Market animal projects a learning experience

Bonlander sisters prepare for 2016 county fair

Ray Mueller


For Hannah Bonlander, the market animal project for the Calumet County Fair is proving to be a learning experience through which she will “see if the hard work paid off.” That happens to be one of the stated goals of the county committee for the 4-H and FFA youth project members.

At the fair on Labor Day weekend, Hannah will be showing one of two Simmental Angus cross steers, which have been raised on the family's farm at the eastern edge of the unincorporated village of Hayton since November of 2015. They were purchased from a Manitowoc County family whose children also take part in the 4-H market animal project.

Hannah and her father Don Bonlander Jr., who is also one of the directors on market animal sales committee, were hoping that one of the steers would reach a weight of 1,300 pounds by the time of the fair. By mid-August, however, they realized that the weight would be about 1,250 pounds instead.

Learning along the way

This will be the 2nd year in which Hannah, who will be a freshman at Chilton High School, will have a steer in the market animal sale. In response to her first year experiences, she has picked up tips from her dad, other exhibitors at the fair, and the procedures at cattle shows.

Hannah indicates that she learned more about grooming, care of the animal's hair, how to show the steer, and how to make better use of the show ring stick. She plans to begin taking part in the accompanying showmanship competition at the fair in 2017.

As the weeks wound down to the fair, Hannah spent about two hours per day washing the steers. She can also have responsibilities with feeding the ration that is prepared by her dad.

Making the sale

Another task that's integral to the market animal project is preparing for the sale that's held at on the Sunday before Labor Day at the county fairgrounds. The county's guidelines for the project encourage contact with potential buyers in the weeks before the fair.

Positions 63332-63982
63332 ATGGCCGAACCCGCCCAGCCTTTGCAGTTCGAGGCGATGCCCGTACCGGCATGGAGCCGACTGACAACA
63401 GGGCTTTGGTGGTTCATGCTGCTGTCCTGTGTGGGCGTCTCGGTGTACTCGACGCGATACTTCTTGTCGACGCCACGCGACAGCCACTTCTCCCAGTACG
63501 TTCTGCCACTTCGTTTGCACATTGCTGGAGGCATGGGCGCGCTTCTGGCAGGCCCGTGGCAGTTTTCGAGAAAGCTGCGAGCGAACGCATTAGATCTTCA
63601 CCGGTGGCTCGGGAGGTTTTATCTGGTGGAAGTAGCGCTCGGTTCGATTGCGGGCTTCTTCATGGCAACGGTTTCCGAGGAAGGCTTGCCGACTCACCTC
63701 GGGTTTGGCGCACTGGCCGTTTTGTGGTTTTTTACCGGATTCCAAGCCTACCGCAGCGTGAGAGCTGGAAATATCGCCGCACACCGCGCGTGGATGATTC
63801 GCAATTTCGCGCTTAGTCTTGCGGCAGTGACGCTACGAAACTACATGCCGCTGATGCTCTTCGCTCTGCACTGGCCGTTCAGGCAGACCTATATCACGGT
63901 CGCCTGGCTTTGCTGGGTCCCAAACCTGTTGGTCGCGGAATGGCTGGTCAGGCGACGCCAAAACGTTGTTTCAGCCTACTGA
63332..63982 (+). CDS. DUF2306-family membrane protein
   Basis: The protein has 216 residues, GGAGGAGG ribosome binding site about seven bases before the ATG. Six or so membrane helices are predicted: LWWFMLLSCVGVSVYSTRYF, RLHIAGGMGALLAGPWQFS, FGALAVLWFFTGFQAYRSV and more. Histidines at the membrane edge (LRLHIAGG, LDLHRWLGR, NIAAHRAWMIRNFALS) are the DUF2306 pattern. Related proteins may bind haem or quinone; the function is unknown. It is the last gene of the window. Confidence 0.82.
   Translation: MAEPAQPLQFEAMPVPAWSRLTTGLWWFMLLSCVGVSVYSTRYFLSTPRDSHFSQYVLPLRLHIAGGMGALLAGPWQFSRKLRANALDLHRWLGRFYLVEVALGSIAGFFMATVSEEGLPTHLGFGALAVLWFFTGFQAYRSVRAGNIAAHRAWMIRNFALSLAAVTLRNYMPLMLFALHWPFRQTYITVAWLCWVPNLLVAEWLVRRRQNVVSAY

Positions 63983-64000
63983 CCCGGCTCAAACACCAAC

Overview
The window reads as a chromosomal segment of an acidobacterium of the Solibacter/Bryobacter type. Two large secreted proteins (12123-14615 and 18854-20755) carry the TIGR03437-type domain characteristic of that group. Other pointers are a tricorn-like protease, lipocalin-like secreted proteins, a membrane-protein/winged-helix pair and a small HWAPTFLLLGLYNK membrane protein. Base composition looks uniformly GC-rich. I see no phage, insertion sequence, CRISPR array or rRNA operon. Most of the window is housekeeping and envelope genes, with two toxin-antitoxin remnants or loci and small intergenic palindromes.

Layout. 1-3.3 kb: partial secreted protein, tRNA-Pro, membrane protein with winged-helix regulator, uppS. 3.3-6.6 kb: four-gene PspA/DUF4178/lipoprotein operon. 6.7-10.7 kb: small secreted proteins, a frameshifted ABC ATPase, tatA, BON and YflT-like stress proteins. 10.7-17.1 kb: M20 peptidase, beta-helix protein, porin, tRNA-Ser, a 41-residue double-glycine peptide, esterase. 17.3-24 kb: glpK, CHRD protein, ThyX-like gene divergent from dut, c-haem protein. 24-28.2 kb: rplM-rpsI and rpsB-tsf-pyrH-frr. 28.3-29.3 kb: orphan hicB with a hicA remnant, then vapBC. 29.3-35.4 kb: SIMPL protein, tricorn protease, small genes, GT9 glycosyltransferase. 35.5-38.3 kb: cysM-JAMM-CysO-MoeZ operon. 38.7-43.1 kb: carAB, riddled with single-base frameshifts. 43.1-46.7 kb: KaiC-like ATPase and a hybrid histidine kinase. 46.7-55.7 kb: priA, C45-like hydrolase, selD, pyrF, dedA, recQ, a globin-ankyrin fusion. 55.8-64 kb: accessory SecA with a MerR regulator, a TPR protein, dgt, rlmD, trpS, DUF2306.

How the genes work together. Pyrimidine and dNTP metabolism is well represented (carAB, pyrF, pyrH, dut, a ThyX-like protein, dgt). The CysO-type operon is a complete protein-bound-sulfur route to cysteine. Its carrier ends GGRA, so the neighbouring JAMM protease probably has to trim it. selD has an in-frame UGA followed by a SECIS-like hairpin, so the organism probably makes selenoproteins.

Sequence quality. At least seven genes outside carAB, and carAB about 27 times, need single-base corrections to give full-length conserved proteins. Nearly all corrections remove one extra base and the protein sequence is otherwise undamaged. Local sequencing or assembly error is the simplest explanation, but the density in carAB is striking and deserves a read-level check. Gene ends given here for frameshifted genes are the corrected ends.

In 2015, Hannah carried out that promotion with flyers that were hand delivered and by talking to potential buyers. The plan for this year is to send letters to a list of about 20 potential buyers for what will be the 50th year of the market animal sale at the Calumet County Fair.

Family project

Hannah's older sister Olivia, who will be a junior in high school, will be showing and selling a Hampshire cross market hog at the fair. This will be her 5th year of showing hogs at the county fair. The Bonlander sisters are members of the Pine Creek 4-H club.

Don is confident that Olivia's hog will enter the fair at about 280 pounds, which he describes as the weight that judges often prefer in a “champion hog.” This hog was purchased from Adam Riemer, whose family has a long history of breeding and raising hogs and showing them at the county fair.

One more Bonlander family member will be taking part in the fair next year. That is Owen, who is 7. Because he would not yet be old enough to take part as a 4-H project, he will start in the open class competition.

For their Simmental cattle, the Bonlanders went to the state Simmental sale this year to sell two of their own registered cows and buy three heifers “to upgrade our pedigree,” Don indicates. When Hannah went to that sale, it also satisfied one of the three educational events that the county committee expects market animal project members to attend every year.

Hannah Bonlander poses one of the maturing registered Simmental heifers that the family purchased this year to improve the genetics of its beef cattle.